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How long does a balance transfer take?
On average it takes two weeks, but it depends on the provider.
The process of making a balance transfer is relatively simple, but it can take anywhere from one to six weeks to complete, depending on the card provider. Some card providers let you request a balance transfer while you fill out the application form, but most providers will accept a transfer request as soon as your card application is approved.
How long each bank takes to process a balance transfer
The average wait time for the balance transfer to process depends on the card provider. Typically, providers list the maximum wait time, but you’ll typically get your balance transfer completed faster than that.
|Bank||Processing time after card is received|
|American Express||Up to six weeks||The balance transfer approval process often begins 72 hours after your application is approved, with most transfers completed within 14 business days. Keep in mind, you must complete your transfers within your first 60 days to use the intro APR period.|
|Bank of America||Up to 14 days||Bank of America transfers take up to two weeks from opening your account to processing the transfer. But to use the 0% intro APR period, complete your transfers within 60 days after you open your account.|
|Barclays Bank||Up to four weeks||If you request a balance transfer when you apply for the card, Barclaycard will initiate the transfer 10 days after they have mailed you your card. If you change your mind, you can cancel your transfer during this time. If you request a transfer after you receive your card, do so within your first 45 days to use the intro APR period.|
|Capital One||Up to 14 days||Once approved, Capital One takes between 3 and 14 days to complete your balance transfer.|
|Chase||Up to 21 days||Upon approval, Chase will start the balance transfer procedure 10 days after they mail you your card. This is the time to cancel your transfer should you change your mind. It may take up to three weeks for the balance transfer to post to your account.|
|Citi||Up to 21 days||As soon as you’re approved, you can request your balance transfer. But to use the 0% intro APR period, request your transfer within the first four months when you open your account.|
|Discover||Up to 14 days||Discover takes at least 14 days to process your balance transfer. If you change your mind, call Discover during this time to cancel the process. But whenever you decide to request a transfer, do it before the date listed on your terms and conditions. Transfers made after that aren’t eligible for the 0% intro APR period.|
|HSBC||Up to five days||You must activate your card before you can request a balance transfer. To use the 0% intro APR period, you must complete your transfers within your first 60 days. Give it 14 days for the transfers to process.|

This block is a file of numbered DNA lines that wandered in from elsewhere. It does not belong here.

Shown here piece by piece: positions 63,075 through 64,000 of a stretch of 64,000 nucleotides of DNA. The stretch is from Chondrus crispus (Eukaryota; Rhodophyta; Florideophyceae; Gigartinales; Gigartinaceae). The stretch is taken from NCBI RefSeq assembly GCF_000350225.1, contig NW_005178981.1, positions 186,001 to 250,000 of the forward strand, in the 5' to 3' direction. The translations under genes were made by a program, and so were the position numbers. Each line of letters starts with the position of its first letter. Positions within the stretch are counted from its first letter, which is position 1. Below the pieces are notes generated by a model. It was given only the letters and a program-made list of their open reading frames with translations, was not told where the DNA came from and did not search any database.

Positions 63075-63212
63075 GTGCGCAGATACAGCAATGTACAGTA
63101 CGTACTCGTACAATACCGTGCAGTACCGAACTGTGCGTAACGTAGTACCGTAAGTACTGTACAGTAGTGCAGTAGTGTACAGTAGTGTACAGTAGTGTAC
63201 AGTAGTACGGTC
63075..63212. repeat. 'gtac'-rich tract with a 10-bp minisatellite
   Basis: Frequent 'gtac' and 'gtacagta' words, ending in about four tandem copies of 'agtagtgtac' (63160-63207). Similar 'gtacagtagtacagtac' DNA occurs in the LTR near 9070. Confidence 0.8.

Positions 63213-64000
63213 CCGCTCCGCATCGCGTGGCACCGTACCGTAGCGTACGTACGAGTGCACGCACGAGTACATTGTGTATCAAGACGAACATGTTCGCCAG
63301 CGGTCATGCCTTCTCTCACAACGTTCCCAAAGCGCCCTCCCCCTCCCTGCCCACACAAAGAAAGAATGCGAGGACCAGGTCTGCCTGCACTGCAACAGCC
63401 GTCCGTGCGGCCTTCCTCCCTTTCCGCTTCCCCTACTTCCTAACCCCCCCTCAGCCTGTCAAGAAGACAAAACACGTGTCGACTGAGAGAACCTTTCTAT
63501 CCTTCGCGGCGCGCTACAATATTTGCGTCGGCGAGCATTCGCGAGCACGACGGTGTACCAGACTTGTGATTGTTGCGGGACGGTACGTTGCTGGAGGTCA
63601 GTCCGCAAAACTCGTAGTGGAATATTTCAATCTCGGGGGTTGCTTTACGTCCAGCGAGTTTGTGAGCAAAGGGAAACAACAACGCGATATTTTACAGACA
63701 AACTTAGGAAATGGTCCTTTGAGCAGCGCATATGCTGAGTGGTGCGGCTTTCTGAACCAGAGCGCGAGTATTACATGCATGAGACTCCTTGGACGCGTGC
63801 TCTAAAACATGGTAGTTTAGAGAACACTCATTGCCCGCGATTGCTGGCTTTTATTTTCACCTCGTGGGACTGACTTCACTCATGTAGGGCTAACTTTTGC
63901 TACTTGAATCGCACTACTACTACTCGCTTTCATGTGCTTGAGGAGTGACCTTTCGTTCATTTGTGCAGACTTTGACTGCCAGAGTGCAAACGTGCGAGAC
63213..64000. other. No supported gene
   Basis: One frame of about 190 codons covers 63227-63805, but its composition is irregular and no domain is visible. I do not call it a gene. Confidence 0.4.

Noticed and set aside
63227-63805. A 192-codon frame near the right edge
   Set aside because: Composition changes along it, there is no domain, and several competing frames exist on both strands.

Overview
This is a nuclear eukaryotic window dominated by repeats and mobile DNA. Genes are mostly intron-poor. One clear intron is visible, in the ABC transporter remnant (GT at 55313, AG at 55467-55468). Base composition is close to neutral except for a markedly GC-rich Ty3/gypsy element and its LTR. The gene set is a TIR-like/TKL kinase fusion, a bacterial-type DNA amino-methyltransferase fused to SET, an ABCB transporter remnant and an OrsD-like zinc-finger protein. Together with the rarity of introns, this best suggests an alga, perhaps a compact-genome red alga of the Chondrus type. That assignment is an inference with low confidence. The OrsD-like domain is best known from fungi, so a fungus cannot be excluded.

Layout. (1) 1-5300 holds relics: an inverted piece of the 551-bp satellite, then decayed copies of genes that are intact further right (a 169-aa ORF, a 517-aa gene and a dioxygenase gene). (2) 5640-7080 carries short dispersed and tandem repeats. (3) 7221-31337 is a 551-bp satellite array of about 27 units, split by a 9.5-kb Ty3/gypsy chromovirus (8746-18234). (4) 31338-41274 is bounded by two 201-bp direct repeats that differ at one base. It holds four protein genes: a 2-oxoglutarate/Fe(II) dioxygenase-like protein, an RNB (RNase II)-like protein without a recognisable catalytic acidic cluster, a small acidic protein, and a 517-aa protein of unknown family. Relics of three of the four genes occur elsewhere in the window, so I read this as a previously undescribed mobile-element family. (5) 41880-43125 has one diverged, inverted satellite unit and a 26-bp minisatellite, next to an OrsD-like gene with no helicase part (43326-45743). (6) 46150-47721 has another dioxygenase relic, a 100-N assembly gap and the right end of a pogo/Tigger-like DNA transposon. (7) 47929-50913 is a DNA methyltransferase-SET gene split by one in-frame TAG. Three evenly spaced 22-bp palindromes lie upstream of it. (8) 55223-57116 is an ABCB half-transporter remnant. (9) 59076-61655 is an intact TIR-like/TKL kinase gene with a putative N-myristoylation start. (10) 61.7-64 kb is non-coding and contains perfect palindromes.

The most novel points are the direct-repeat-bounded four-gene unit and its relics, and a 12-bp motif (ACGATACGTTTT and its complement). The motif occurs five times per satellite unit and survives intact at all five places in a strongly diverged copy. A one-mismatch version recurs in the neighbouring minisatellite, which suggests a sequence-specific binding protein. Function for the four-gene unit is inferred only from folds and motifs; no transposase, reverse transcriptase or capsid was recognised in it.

|PenFed Credit Union||Up to 30 days||You can request a balance transfer and use the 0% intro APR period within a certain time frame, often up to five months after you apply for the card.|
|U.S. Bank||Up to 14 days||You have 60 days after you open your account to request a balance transfer and use the 0% intro APR period.|
|USAA||Up to 10 days||You must request a balance transfer within three months of account opening to use the 0% intro APR period.|
|Wells Fargo||You have 120 days after account opening to request a balance transfer with the 0% intro APR period.|
These timeframes are subject to change and should be used only as a general guide.
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How to track your balance transfer process
The only way to track your balance transfer is to occasionally check your old account and see if your balance has been paid. If you still see your debt as unpaid, keep making your payments to avoid fees.
What if the balance transfer doesn’t show on the original account?
If you don’t see your balance transfer applied to your new account within two weeks, contact your new card provider to confirm when you might expect it to appear. You can then begin the work of repaying your debt before the promotional period ends.
How to speed up the balance transfer process
You can generally speed up the process and avoid potential roadblocks by following these tips:
- Do your research. Interest rates, one-time fees, transfer limits and introductory offers depend on your card provider’s terms and conditions. Compare your options to find a provider that meets your specific needs.
- Make sure you’re eligible. In most cases, you must meet minimum income and credit requirements to be approved for a balance transfer credit card. Most providers don’t accept transfers from affiliates or subsidiaries, so make sure the balances you’re hoping to transfer are eligible.
- Gather balance details. To ensure a smooth application process, research what you’ll need to provide for each transfer. Most providers require:
- The provider and type of debt.
- The card or account number.
- The amount you’d like to transfer.
- The issuing bank’s name.
- Maintain your accounts. If you’ve fallen behind on payments or you owe a large balance, especially one that’s a result of a cash advance, your card provider might consider you a risky applicant. If you’re worried about approval, consider taking time to manage your spending and payments before applying.
Balance transfers to a new credit card is a simple process that can help minimize your interest fees while you’re consolidating your debts. How long you’ll have to wait until you see those balances in your account varies by provider.
Before you sign any application, compare your balance transfer card options to find the strongest intro period you’re eligible for.
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